A mix of melting snow and added rainwater is causing Big Horn Lake to rise into the flood pool. As of June 19, the water level at the Lake was 3,642.5 feet in elevation, “2½ feet into the flood pool,” according to a news release posted by the National Park Service. By this week, according to park rangers, the water level had continued to rise and reached 3,644 feet.
Water levels may continue to rise through next week, according to the release.
The high water levels are causing wood debris to appear on the lake. These pieces of wood are initially strewn about the environment for various natural reasons when the water is low, usually sitting on the shore or in side canyons. Then, when the water rises, the wood is collected and begins drifting all over the water, which leads to the debris having garnered the general term of “driftwood.”
The presence of driftwood is, of course, dangerous for boats, especially pieces that seem small and can easily be pushed out of the way but are actually submerged logs or limbs that can damage boat propellers or engines. Some “driftwood rafts” have formed, containing large trees that can cause serious damage, according to the NPS.
The Park Service is actively working to manage the debris, Chief of Interpretation Christy Fleming said.
Campgrounds are also being impacted by the rising water. The Black Canyon and Dayboard 9 campgrounds aren’t closed yet, “but [camp]sites are starting to go underwater,” according to the news release. Accessibility parking for people with disabilities is also submerged at Barry’s Landing, and the Park Service recommends that large trucks and boat trailers back down the ramp at Barry’s to avoid the challenge of turning vehicles around at the end of the launch area.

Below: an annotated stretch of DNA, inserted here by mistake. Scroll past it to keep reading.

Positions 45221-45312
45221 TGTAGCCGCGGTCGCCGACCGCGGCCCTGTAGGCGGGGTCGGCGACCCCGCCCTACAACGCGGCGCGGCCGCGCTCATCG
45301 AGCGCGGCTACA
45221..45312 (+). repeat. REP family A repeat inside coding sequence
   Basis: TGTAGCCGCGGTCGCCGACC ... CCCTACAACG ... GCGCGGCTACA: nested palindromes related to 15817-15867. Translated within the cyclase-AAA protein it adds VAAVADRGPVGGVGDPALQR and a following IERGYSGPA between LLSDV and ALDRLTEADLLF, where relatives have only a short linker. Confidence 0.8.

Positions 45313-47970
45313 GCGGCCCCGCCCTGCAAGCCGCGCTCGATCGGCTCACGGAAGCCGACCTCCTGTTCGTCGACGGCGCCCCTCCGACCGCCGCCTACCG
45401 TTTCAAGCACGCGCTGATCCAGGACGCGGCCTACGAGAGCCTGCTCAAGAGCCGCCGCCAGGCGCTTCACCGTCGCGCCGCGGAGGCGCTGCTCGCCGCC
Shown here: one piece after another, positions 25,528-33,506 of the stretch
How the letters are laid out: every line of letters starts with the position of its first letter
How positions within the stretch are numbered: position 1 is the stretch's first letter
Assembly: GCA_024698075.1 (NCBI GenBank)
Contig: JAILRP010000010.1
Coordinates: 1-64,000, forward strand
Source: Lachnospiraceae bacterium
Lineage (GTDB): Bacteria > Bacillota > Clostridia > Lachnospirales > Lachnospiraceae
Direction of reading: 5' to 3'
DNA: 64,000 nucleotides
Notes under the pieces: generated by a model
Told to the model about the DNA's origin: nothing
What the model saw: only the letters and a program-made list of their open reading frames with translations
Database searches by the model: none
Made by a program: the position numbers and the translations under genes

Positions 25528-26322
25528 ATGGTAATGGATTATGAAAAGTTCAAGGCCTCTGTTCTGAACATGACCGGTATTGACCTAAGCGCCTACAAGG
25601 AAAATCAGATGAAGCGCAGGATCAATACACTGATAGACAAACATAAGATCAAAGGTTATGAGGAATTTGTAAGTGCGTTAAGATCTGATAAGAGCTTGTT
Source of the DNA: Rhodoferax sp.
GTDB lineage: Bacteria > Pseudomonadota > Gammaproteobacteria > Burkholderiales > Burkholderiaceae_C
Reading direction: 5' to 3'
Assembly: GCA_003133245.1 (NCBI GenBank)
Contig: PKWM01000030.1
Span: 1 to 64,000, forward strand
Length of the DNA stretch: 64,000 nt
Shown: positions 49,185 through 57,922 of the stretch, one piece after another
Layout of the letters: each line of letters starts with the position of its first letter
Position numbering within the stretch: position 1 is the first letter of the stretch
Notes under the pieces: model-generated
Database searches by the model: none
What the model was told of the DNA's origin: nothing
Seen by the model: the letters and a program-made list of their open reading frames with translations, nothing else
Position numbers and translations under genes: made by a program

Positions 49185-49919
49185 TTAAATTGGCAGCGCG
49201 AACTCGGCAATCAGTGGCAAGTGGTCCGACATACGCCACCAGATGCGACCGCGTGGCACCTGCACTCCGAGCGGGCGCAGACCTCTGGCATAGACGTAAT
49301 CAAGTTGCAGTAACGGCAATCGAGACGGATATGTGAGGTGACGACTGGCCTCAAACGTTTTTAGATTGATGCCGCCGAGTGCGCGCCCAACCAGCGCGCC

Some trails are also threatened with submergence, such as the Barry’s Island Trail to Medicine Creek, portions of which, according to the June 19 release, will be underwater once Big Horn Lake gets to 3,646 ft. In addition, the swim beach areas at the Ok-A-Beh and Horseshoe Bend marinas “have significantly diminished in size” because of the water getting so high, according to the NPS.
As well, the installation of new docks has been delayed at Barry’s Landing and Horseshoe Bend “due to contracting issues and safety concerns.” The Park Service says it will remain delayed until “the issues are resolved.”
As to the cause of the high water, high flows in the Missouri River system have caused flooding the central United States, particularly in Nebraska and Missouri, and in order to deal with the flooding the Bureau of Reclamation has been holding water back in upstream reservoirs, according to park officials. A cool spring and recent rains have also been a factor.
For current lake conditions or help planning a visit, visitors may call the Cal S. Taggart Bighorn Canyon Visitor Center at 307-548-5406. Other important boating information can be found on our website at: https://www.nps.gov/bica/planyourvisit/boating.htm.
By Cody Morris